Representatives from eight airports deferred CNN’s questions on metal-detector screenings for employees to the Transportation Security Administration, which did not provide further information on the topic.
Even Miami’s strict security protocol could be vulnerable, according to Stover.
“It’s not 100 percent foolproof, and we know that people are going to exploit the vulnerabilities that they can find,” she said. “We’re not just looking for terrorist activity. We have a range of threats.”
Last year, the airport confiscated 209 employee ID badges for security violations. The airport has nearly 34,000 employees with ID badges, and 33,150 who have access to restricted areas.
Airport police, emergency responders and federal law enforcement are the only ones who do not go through the checkpoints, Stover said. Miami began screening all employees through checkpoints after a 1999 drug smuggling plot in which dozens of ramp and food workers were arrested. A 2007 firearm and drug smuggling case in Orlando’s airport led to full employee screening as well.
In response to the investigation of the smuggling that brought firearms from Atlanta to New York, Sen. Charles Schumer, D-New York, called on the TSA to require all airline and airport employees to undergo physical screening every time they enter secure areas of airports.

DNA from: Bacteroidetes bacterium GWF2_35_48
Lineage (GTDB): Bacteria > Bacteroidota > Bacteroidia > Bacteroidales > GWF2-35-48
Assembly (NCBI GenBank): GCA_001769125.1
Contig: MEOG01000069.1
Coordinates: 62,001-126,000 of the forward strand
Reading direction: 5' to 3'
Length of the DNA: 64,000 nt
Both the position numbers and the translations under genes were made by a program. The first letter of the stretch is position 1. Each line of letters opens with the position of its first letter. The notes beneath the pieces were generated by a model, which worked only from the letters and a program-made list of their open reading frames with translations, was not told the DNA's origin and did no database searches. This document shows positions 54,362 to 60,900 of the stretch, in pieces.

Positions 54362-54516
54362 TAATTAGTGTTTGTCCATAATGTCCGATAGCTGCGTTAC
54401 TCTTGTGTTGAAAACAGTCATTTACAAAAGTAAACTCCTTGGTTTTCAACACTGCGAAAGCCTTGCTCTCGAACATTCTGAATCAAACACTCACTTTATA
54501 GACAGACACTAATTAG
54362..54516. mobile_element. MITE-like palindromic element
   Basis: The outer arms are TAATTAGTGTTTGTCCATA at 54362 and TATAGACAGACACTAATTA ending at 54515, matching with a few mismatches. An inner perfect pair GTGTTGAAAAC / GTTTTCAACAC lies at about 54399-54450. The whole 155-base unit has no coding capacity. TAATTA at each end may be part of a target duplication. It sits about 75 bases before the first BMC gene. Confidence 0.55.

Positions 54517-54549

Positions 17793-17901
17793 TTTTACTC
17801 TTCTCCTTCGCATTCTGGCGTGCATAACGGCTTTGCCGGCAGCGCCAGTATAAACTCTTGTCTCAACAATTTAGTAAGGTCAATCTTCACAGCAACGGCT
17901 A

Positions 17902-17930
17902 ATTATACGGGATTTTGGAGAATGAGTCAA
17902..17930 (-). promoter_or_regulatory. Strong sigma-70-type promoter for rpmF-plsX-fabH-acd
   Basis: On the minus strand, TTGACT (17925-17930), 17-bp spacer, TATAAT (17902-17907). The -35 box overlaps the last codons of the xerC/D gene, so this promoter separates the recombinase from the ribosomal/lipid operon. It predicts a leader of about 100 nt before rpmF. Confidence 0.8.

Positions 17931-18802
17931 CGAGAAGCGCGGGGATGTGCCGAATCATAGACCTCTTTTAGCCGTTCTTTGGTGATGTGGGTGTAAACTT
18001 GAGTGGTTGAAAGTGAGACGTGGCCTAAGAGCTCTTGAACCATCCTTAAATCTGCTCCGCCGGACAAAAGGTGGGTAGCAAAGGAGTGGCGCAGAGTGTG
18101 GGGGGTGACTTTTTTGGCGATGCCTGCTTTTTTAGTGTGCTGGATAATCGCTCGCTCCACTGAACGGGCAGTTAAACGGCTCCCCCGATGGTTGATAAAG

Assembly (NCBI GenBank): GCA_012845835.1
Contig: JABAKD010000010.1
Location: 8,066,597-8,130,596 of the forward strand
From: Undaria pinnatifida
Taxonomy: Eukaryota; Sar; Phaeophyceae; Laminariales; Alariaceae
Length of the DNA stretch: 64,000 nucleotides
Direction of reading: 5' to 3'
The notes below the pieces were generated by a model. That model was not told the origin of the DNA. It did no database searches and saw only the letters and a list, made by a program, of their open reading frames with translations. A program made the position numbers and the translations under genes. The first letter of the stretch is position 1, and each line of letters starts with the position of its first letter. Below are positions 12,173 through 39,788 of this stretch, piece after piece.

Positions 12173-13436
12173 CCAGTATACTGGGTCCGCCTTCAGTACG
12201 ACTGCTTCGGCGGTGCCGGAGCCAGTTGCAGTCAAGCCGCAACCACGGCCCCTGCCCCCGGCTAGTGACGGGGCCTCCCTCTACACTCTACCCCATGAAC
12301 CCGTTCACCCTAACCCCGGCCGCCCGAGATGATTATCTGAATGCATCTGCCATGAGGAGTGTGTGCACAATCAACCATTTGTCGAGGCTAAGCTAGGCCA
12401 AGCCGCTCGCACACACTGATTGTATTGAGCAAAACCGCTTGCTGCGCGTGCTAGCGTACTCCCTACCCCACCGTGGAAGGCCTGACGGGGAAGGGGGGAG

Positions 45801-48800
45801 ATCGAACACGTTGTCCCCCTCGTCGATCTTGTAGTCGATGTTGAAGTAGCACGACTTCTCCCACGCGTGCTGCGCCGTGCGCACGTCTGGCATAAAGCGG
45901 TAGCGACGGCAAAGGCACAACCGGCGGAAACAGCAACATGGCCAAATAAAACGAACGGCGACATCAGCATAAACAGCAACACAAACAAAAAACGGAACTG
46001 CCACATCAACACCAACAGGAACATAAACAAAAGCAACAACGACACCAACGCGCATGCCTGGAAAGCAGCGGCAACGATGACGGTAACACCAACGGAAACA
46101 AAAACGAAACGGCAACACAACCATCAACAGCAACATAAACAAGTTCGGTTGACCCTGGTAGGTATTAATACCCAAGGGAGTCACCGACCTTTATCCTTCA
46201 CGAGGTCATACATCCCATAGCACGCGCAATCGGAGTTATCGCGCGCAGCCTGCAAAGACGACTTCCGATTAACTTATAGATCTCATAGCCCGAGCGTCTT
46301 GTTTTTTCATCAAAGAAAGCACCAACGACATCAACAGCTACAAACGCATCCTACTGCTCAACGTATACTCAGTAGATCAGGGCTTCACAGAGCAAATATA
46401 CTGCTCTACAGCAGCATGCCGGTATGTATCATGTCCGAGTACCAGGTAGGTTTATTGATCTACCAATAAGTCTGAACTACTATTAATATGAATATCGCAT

Schumer referred to the lack of physical screening as a “gaping loophole in airport security” in a letter addressed to TSA Acting Administrator Melvin Carraway.
“When guns, drugs, and even explosives are as easy to carry on board a plane as a neck pillow, then we have to seriously — and immediately — overhaul our airport security practices,” Schumer said in January.
In a statement, the TSA said it was “taking these recent incidents very seriously and has taken immediate steps to enhance site security at Hartsfield-Jackson Atlanta International Airport and other major U.S. airports.”
“TSA is implementing or considering a range of measures, including additional requirements for employee screening; conducting additional, randomized security countermeasures at employee access points; and introducing additional security patrols by TSA teams of law enforcement and screening professionals to specifically address these concerns,” the statement continued.
“Additionally, TSA has created a working group with representation from airport security partners to further develop plans for improving security.”
The TSA identified workers with access to secure areas of airports as one of the greatest potential threats to aviation, according to a 2009 report by the Government Accountability Office.
The report said costs for full screening of airport and airline employees could range from $5.7 billion to $14.9 billion for the first year of implementation. The entire TSA budget for 2015 is $7.3 billion.
Wayne Black, a Miami-based security expert told CNN, “We have a saying in our business: Budget driven security will always fail.
“You don’t have to be a security expert — a fifth-grader can tell you if you are checking at the top end, at the front end of the airport, you’ve got to be checking the back end of the airport,” he said.